Clashes, charges mark anniversary of war's start
US forces caused death of family, official alleges
In Duluiyah, a stretch of farms along the Tigris River about 45 miles north of Baghdad, soldiers of the 4th Infantry Division's 3d Heavy Brigade Combat Team battled insurgents, the US military said in a statement.
The statement said American troops were responding to insurgents who opened fire with small arms and rocket-propelled grenades in the area, predominated by Sunnis. Seven of the attackers were killed, and two US soldiers were wounded.
A top police official as well as a resident who claimed he saw the fighting said US troops also shot and killed a family of three during house-to-house searches after the firefight.
''I saw corpses on the ground that I believe were of armed men who had clashed with the American forces'' and with the Iraqi army, said Ahmad Hashem, the resident. ''Then the American soldiers appeared and started searching homes. They raided a house which was close to my home and killed a man named Ahmad Khalaf Hussein, his wife, and his 10-year-old son,'' Hashem said.
The police official gave the same account. Western news agencies also reported civilian deaths in the fighting. The US military, in the statement from spokesmen in Baghdad, said it knew of no civilian deaths in the engagement.
US military officials said the fight was not connected to another ongoing offensive, Operation Swarmer, in which US and Iraqi forces have been searching for Sunni insurgents and weapons caches in the arid countryside between the Tigris River and Samarra, about 65 miles north of Baghdad.
Tens of thousands of Iraqi civilians have died in the war, from US and Iraqi military actions, insurgent attacks, and, increasingly, raids blamed on government-allied Shiite Muslim squads that allegedly operate both inside and outside Iraq's new, Shiite-dominated security forces.
US military officials announced last week that they had ordered a further investigation into a deadly incident four months ago in the town of Haditha in far western Iraq.
At least 15 civilians were killed in the incident on Nov. 19. The military's original statement on Nov. 20 said that the civilians and a US Marine were killed by a roadside bomb. Time magazine reported yesterday that US officials are now investigating whether Marines killed the 15 civilians, including seven women and three children, after the insurgent bombing that killed their fellow Marine.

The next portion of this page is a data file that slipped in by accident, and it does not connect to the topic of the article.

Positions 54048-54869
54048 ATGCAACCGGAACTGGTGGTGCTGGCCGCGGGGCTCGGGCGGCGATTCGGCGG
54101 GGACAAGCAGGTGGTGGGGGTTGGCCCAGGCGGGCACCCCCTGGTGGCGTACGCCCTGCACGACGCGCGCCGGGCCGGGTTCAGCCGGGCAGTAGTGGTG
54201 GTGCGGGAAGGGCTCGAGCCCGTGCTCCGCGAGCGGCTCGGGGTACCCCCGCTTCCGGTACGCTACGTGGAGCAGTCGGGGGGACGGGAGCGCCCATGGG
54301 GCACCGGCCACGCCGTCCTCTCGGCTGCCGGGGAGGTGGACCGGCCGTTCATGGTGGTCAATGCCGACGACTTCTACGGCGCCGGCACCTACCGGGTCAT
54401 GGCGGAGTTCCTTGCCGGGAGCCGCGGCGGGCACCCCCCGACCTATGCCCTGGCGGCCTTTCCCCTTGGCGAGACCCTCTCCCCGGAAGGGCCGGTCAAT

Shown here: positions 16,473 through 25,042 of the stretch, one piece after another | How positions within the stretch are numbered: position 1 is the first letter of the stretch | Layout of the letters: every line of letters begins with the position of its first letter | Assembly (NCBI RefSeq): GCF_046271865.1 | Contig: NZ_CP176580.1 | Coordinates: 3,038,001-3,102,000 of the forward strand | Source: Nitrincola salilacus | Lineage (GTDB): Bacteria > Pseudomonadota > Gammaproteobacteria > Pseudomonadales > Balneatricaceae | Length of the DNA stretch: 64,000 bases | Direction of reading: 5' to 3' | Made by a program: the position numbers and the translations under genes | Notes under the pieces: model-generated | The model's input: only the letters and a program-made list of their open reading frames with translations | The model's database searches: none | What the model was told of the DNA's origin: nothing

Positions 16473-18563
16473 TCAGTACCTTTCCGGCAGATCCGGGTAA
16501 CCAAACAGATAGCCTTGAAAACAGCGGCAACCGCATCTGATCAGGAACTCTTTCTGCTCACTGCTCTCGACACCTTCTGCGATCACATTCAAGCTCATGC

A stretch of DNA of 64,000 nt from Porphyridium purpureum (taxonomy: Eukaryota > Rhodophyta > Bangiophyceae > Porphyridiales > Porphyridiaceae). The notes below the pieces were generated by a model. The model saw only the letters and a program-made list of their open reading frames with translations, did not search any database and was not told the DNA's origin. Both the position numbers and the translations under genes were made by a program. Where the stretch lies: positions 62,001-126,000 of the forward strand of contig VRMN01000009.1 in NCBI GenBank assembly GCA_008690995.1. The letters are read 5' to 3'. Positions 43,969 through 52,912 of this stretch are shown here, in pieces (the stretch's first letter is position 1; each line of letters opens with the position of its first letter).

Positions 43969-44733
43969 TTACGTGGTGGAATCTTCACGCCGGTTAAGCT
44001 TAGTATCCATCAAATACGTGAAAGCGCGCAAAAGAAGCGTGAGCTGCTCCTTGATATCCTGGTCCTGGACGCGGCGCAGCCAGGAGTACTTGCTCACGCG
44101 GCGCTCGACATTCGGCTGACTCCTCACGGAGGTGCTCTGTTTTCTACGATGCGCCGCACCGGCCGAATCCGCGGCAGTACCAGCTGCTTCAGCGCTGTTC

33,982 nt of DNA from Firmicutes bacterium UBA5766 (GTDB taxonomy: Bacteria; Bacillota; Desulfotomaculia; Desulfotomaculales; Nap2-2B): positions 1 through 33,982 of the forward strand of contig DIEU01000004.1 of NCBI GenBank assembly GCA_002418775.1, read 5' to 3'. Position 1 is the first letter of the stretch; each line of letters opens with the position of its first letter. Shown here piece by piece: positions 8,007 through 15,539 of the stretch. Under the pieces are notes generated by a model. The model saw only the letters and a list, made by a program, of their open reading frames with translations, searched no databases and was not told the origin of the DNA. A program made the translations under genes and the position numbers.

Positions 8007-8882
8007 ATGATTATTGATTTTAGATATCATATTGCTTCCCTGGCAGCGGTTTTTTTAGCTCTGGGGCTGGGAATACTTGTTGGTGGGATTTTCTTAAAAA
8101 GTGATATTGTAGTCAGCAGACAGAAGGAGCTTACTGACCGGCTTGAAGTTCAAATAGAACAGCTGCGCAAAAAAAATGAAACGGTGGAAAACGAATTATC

The news magazine said it had given military officials accounts from a doctor and survivors that said the 15 unarmed townspeople were killed as they hid in their houses, or tried to run to safety, as Marines searched the area after the bombing. Time said it had also given the military a videotape showing some of the bodies. It quoted unidentified military officials as saying that Marines had believed US troops were coming under fire from the houses, and that the initial investigation indicated that Marines, rather than a bomb, had killed the 15.
''We take these allegations very seriously, and I believe the fact that two additional investigations are ongoing concerning this incident clearly demonstrate that,'' a US military spokeswoman in Baghdad, Lieutenant Colonel Michelle Martin-Hing, said in an e-mail yesterday.
A roadside bomb exploded near a police patrol yesterday morning in Baqubah, killing a policeman and injuring 10 other people, according to Lieutenant Colonel Fakhri Tamimi Hassman, an official with the Diyala provincial police. Baqubah is about 35 miles northeast of Baghdad.
In Baghdad, the bodies of three men who had been bound hand and foot and shot were found dumped in the west of the city, and another man was shot dead yesterday as he left a Shiite mosque, news agencies reported.
The number of execution-style killings in Baghdad has climbed to an average of about 30 a day since mid-2005, according to Baghdad morgue figures. Many of the killings have allegedly been carried out by militias or police forces allied to Iraq's governing Shiite parties.